Just yesterday, long after I had noticed this odd and strangely enjoyable pattern. I remember really thinking “Man, wouldn’t it would be great if I would be able to take my bus to school in order to go to my final critique?” The time where people talk about the design that had been maturing in my mind for the past 3 months, the project I stayed up all night finishing. After doing a u-turn (when I realized that I could catch it right across the street instead of all the way down past Grojeca street) I arrived at the bus stop, still wondering. Five minutes later the bus came. I remember watching as my feet found their footing on each the tall steps on board. I felt half-drunk from lack of sleep and the glare of sun in my eyes but inside I felt very calm and peaceful, and just recently quite delighted. I remember smiling.
Maybe I did say it, but amidst the hot, swaying, ethereal atmosphere the beautiful orchestra of gunning engine and rattling windows played. I made it to school just on time yesterday. “Good, old, Faithful 523.”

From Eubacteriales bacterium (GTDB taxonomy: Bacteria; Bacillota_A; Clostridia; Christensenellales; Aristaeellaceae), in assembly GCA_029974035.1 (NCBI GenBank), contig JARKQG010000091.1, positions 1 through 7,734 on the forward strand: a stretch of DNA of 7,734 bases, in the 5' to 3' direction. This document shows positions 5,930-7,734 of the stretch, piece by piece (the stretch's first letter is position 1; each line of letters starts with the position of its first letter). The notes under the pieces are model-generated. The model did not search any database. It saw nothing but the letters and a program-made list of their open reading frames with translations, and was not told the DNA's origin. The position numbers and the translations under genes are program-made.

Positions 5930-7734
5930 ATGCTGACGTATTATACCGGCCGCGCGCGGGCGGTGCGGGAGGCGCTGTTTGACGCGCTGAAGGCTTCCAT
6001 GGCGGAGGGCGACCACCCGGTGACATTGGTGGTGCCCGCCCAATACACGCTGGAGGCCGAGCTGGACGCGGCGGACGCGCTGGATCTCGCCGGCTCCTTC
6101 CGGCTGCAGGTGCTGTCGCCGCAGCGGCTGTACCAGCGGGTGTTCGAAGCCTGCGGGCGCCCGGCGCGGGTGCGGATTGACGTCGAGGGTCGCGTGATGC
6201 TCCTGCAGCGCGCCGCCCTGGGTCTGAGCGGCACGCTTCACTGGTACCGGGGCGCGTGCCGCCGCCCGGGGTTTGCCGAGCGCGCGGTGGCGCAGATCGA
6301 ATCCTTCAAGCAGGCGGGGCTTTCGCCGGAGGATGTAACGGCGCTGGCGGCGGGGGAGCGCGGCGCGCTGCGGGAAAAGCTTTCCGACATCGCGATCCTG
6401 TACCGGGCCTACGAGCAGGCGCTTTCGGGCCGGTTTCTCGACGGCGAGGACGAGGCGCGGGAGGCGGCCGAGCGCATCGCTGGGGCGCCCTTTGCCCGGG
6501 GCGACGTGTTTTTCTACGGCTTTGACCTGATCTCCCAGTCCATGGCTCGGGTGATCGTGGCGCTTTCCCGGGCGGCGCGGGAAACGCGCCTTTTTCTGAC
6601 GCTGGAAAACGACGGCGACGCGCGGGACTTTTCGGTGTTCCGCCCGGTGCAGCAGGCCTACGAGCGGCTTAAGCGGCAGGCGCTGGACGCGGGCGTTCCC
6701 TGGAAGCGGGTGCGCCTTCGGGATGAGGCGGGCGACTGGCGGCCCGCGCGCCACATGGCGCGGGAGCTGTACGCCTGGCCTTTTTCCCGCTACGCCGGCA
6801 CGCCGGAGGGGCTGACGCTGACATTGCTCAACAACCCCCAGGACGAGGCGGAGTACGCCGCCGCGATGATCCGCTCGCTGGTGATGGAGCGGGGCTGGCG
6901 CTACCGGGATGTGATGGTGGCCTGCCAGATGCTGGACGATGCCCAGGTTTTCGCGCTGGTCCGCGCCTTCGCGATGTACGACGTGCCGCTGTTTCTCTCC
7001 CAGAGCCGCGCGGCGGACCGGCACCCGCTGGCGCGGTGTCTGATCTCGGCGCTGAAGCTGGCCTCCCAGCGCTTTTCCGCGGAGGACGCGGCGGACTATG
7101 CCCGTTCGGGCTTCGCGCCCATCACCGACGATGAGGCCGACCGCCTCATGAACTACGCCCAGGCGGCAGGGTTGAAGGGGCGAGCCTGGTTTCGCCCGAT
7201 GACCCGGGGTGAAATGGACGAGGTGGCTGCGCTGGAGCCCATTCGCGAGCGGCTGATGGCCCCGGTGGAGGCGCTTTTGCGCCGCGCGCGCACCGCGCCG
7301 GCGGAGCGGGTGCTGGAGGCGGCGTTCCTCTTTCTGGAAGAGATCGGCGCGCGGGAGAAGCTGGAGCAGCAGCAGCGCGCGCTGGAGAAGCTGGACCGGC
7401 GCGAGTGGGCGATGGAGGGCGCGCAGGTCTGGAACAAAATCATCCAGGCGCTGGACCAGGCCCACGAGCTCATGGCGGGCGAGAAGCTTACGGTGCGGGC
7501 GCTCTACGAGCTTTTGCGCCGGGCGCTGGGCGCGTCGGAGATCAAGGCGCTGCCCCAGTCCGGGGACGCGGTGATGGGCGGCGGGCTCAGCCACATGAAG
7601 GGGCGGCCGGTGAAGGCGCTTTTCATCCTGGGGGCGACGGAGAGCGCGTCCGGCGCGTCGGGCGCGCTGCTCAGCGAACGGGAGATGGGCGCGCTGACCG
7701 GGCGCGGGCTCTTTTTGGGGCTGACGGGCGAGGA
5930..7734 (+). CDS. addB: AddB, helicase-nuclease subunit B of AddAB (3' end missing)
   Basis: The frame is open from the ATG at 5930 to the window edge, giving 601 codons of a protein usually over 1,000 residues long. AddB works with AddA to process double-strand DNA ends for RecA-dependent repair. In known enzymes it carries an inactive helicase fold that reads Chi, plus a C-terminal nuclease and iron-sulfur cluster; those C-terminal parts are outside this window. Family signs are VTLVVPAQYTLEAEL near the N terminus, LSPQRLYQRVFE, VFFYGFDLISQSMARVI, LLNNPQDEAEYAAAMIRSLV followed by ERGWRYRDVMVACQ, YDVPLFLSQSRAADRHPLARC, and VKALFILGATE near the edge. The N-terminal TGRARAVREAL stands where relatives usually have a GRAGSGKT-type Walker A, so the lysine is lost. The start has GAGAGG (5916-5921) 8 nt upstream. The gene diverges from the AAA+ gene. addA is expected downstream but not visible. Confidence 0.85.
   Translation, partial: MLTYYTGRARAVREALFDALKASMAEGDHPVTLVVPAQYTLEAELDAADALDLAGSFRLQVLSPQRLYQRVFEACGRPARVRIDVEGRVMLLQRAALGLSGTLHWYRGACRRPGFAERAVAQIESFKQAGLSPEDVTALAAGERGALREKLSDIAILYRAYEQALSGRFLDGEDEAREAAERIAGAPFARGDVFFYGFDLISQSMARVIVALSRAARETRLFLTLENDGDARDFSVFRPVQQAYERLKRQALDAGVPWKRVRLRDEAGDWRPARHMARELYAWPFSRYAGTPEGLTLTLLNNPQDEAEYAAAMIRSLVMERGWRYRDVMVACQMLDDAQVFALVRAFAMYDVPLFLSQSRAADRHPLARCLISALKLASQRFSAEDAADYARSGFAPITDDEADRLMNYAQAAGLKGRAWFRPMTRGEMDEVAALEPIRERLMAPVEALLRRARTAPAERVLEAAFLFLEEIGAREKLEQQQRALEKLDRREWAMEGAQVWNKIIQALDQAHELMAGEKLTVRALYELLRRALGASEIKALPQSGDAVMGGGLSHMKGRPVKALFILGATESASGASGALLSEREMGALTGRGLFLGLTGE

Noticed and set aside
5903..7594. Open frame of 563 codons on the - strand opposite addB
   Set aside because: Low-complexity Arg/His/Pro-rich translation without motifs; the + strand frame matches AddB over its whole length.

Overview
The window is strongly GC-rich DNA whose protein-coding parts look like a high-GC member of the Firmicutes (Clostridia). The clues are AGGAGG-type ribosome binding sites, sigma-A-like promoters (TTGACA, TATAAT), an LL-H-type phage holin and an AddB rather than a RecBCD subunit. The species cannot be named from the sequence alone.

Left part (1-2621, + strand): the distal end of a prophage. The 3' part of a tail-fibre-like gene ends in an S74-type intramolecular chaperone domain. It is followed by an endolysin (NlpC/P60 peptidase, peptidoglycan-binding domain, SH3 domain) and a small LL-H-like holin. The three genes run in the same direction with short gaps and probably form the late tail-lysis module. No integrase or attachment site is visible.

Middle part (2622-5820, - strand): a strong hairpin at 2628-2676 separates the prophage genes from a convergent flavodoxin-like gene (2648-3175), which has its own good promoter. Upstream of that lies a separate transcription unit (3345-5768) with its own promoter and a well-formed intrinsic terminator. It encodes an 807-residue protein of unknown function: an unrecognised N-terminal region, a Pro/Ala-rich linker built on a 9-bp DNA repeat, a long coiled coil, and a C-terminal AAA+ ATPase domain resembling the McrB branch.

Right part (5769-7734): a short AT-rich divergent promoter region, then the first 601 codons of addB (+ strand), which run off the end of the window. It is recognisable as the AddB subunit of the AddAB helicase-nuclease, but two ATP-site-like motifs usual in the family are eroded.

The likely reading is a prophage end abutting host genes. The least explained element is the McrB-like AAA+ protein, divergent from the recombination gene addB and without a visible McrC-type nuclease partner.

By: Ethan Sims
I mentioned that our projects are due soon, this means the stress level is a bit higher than usual. But I want to talk for a little bit about my spring break experience over the past couple of weeks.
During our break we were given homework (Awww man! Yep, just like that little kid inside of us all… or maybe its just me). I profited a lot from it, and I would like to share what I learned.
Before this assignment was given, I learned that there is always something you can complain about, and maybe that is just because my life is forged by not seeking what I want all the time. But it might also be a product of the fact that I try to not be governed by ideas but instead try to learn from every idea around me. If humans are like sponges and filters, the good stuff as well as the bad stuff has to go somewhere. I like the good stuff to stay. That was a long way of saying that I took this wisdom and chose to look at this assignment like and opportunity to learn.
We were given guidelines of details and themes to look out for as we became “consumers of architecture”- a term I am enjoying more and more but cannot take credit for. I heard the term from my professor Tadd, but I learned what it meant over spring break. I am sure I will continue to learn about it as I live a life that loves space and beautiful things.